The most glaring example was in Egypt. First, the Muslim Brotherhood government of President Mohammed Morsy ruled in a manner that left secular and minority groups fearing exclusion in an Islamist-dominated government. Then, in the wake of Morsy’s ouster by the army in July, the military-dominated government of Gen. Abdel Fattah al-Sisi launched the worst repression that Egypt has known in decades, including by killing hundreds of Muslim Brotherhood protesters.
Despite Morsy’s narrow win in the 2012 presidential contest—a 25 percent plurality in the first round, and a bare majority of 51.7 percent in the second—he governed as if the rights of the minority were of little concern. He convened a constituent assembly that many felt gave an inadequate role to non-Brotherhood representatives, and rammed through a constitution, endorsed by referendum, which many feared would privilege an Islamist interpretation to the detriment of basic rights, especially for women and religious minorities. He temporarily gave himself exceptional powers to stand above judicial review “on sovereign matters.” And in a misguided effort to buy good will, he made little effort to end the impunity that the security forces enjoyed, despite their long record of killing, torture, and arbitrary detention. Indeed, the military was granted even greater autonomy under Morsy than it ever enjoyed under President Hosni Mubarak, a former general.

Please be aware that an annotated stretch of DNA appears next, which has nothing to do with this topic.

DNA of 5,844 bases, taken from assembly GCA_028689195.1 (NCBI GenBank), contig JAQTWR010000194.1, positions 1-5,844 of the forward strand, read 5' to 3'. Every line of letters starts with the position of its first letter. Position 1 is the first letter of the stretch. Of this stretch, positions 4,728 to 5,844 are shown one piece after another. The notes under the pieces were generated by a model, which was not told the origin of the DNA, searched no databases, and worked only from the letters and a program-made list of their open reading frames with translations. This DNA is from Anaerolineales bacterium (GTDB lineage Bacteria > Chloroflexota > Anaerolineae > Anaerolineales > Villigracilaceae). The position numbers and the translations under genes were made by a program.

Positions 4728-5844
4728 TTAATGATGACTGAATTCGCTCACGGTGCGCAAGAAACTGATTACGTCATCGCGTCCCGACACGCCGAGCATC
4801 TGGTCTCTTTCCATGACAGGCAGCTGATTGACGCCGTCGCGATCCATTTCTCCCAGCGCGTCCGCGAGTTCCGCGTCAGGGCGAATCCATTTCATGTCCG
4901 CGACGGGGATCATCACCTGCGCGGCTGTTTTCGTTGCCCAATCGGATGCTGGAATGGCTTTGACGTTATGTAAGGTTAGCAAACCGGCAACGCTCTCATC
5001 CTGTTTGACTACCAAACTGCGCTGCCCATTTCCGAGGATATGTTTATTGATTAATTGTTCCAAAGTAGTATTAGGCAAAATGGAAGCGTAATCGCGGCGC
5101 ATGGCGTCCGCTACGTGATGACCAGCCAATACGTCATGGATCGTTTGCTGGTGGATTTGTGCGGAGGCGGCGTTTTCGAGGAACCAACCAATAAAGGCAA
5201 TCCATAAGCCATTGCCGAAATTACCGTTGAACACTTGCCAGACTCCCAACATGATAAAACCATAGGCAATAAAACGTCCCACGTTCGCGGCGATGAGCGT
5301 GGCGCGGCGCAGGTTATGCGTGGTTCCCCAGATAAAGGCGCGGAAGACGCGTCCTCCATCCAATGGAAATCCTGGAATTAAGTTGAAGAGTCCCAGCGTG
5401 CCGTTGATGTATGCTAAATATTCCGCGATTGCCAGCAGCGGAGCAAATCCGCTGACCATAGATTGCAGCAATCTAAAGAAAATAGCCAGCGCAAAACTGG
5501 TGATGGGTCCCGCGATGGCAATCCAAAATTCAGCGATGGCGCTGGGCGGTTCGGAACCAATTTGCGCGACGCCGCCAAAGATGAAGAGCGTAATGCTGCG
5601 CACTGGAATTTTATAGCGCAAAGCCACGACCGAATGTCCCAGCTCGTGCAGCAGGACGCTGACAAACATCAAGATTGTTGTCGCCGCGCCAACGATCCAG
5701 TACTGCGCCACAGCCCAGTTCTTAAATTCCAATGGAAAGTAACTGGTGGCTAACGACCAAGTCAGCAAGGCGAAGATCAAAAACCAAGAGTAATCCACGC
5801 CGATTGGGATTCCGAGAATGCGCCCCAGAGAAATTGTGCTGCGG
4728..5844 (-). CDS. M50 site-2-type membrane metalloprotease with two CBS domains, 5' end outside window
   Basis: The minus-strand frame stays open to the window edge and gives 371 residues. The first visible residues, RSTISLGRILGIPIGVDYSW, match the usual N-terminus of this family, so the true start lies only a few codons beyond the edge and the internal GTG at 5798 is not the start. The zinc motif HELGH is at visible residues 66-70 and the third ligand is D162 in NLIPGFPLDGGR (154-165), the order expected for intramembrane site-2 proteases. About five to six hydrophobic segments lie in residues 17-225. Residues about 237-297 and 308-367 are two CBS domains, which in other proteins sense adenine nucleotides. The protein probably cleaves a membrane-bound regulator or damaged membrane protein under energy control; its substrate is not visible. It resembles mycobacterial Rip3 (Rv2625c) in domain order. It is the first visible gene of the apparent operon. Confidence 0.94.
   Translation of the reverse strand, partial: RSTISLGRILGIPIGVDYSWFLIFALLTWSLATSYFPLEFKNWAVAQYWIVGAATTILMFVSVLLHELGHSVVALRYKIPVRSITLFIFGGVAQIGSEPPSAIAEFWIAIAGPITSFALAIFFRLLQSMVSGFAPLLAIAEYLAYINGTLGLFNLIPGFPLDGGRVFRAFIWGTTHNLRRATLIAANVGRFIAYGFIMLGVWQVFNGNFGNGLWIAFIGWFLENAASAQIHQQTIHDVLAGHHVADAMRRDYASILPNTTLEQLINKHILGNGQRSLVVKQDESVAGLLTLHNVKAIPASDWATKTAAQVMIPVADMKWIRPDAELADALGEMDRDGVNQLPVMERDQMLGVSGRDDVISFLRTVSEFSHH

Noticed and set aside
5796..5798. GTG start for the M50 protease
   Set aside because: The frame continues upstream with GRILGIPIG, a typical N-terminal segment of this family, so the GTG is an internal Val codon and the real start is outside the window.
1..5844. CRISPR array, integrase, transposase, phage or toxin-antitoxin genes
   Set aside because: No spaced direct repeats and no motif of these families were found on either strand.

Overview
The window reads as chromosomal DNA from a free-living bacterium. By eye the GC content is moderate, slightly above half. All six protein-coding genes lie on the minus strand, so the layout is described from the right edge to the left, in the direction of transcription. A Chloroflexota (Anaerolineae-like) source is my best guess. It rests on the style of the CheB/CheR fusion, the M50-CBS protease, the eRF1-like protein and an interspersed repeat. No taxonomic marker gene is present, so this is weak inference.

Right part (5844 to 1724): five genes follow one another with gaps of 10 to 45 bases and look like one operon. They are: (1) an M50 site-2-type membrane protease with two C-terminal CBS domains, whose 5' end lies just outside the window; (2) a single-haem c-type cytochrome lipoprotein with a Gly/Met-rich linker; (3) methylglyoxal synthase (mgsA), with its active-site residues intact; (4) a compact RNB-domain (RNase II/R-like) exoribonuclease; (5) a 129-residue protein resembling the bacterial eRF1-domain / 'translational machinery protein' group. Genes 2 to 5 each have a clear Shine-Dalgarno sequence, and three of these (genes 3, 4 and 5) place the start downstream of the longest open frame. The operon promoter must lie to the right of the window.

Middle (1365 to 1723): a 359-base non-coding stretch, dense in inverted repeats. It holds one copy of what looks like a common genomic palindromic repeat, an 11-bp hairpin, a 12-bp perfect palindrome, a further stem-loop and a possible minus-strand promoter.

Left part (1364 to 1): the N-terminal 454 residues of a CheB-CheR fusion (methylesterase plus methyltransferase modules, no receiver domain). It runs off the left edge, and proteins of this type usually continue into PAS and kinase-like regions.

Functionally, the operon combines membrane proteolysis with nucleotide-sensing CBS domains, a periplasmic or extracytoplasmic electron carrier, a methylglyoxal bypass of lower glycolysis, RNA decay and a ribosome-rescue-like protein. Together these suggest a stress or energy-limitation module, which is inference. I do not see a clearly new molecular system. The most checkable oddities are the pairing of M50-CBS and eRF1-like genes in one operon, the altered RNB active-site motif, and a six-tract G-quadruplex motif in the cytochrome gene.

When millions of Egyptians took to the streets in June 2013 to demand new elections, the military read the protests as license to overthrow Morsy, claiming to speak for the majority without even the benefit of an election. It then proceeded to disregard basic rights far more blatantly than Morsy ever dared. It drafted a constitution that, while promising some greater protection for the rights of women and religious minorities, retained military trials for civilians and expanded the shield protecting the military from civilian oversight. And despite this constitutional exercise, the military acted as if unconstrained by any rights at all.